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Adolph Reed Jr. is Professor Emeritus of Political Science at the University of Pennsylvania. He has taught at Howard, Yale, and Northwestern Universities, the University of Illinois at Chicago, and the New School for Social Research.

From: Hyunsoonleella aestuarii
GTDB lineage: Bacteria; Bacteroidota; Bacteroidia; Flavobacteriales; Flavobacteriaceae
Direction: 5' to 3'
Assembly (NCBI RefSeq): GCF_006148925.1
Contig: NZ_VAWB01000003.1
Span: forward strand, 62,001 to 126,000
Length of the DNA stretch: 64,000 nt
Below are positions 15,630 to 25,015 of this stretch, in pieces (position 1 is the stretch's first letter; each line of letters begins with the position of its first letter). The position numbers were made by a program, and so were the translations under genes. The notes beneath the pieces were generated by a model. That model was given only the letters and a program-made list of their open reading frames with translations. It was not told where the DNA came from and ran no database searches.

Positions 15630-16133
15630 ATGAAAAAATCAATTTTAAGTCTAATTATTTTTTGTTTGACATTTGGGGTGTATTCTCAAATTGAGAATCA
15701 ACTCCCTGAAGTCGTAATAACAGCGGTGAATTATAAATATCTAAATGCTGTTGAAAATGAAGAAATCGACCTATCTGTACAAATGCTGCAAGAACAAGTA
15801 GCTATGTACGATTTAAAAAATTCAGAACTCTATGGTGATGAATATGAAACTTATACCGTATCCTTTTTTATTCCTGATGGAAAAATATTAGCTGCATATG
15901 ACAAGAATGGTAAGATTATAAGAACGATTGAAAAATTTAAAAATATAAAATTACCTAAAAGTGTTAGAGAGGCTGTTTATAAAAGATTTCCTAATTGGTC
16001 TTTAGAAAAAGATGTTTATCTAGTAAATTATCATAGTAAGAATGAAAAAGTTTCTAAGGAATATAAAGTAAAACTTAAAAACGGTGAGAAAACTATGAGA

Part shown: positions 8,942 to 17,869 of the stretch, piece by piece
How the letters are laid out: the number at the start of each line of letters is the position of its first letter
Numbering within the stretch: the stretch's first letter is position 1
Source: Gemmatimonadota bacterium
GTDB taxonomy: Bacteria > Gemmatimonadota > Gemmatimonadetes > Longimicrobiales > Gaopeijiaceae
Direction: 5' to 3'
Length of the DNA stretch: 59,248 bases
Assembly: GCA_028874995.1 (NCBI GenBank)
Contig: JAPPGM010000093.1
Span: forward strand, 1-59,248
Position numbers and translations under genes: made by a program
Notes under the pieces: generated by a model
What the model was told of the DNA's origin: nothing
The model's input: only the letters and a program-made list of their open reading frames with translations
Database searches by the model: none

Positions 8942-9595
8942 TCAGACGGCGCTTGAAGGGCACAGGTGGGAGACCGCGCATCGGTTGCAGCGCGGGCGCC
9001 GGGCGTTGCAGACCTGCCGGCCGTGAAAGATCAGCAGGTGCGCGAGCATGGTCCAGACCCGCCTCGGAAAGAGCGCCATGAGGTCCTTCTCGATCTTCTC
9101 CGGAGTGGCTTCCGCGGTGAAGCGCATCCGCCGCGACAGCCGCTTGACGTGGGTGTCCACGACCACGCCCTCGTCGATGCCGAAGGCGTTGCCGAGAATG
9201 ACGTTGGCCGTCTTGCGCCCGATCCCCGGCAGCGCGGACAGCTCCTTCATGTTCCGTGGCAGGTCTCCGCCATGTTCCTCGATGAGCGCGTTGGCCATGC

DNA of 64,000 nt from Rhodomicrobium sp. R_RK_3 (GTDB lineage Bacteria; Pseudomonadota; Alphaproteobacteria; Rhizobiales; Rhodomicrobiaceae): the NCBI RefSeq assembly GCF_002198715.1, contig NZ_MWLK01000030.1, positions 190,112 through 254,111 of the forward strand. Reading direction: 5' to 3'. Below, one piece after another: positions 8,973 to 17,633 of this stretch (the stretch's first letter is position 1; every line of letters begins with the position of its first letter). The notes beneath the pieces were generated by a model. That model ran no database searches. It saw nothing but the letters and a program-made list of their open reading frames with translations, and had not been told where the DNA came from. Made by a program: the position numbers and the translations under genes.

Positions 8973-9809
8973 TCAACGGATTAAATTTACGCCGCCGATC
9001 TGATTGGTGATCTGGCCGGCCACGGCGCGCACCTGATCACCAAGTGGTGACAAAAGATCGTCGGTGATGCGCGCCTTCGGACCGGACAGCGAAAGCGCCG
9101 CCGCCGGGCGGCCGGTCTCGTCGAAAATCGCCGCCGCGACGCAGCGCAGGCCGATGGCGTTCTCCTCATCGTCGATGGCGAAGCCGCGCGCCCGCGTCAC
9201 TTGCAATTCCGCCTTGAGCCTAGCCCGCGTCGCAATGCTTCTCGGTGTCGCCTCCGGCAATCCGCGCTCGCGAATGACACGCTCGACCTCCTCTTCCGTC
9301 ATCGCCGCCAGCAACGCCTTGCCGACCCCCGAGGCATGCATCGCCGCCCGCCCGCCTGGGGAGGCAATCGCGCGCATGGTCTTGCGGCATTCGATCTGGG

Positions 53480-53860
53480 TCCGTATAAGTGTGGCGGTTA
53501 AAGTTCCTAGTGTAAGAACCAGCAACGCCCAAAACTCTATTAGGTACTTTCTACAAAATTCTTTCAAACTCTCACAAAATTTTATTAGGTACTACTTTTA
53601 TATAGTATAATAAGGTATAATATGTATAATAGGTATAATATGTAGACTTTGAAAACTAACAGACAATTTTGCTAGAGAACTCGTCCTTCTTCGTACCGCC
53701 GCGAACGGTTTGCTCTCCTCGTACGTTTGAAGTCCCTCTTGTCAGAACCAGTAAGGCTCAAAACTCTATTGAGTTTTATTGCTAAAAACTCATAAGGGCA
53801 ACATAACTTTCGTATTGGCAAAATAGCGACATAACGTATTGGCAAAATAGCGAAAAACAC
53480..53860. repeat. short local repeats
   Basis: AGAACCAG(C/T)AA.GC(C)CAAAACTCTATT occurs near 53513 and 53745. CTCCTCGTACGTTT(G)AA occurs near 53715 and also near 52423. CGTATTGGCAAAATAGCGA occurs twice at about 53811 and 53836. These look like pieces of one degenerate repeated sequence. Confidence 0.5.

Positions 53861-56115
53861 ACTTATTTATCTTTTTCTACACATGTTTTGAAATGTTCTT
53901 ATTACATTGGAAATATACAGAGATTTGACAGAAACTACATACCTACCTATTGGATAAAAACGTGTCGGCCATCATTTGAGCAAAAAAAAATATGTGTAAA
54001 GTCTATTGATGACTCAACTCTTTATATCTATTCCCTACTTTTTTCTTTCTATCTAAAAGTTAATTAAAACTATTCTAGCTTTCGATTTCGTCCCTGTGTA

He is the editor of Race, Politics and Culture: Critical Essays on the Radicalism of the 1960s (Greenwood Press, 1986) and Without Justice for All: The New Liberalism and our Retreat from Racial Equality (Westview, 1999) and with Kenneth W. Warren of Renewing Black Intellectual History: The Ideological and Material Foundations of African American Thought (Paradigm, 2010). He is author of The Jesse Jackson Phenomenon: The Crisis of Purpose in Afro-American Politics (Yale Press, 1986); W.E.B. Du Bois and American Political Thought: Fabianism & the Color Line (Oxford University Press, 1997) Stirrings in the Jug: Black American Politics in the Post-Segregation Era (University of Minnesota Press, 1999), Class Notes (New Press, 2000), a collection of his popular political writing and the forthcoming The South: Jim Crow and Its Afterlives (Verso). He is currently completing two books -- You Can’t Get There from Here, a critique of black cultural studies with Kenneth Warren (Routledge) and When Compromises Come Home to Roost: The Decline and Transformation of the U. S. Left (Verso).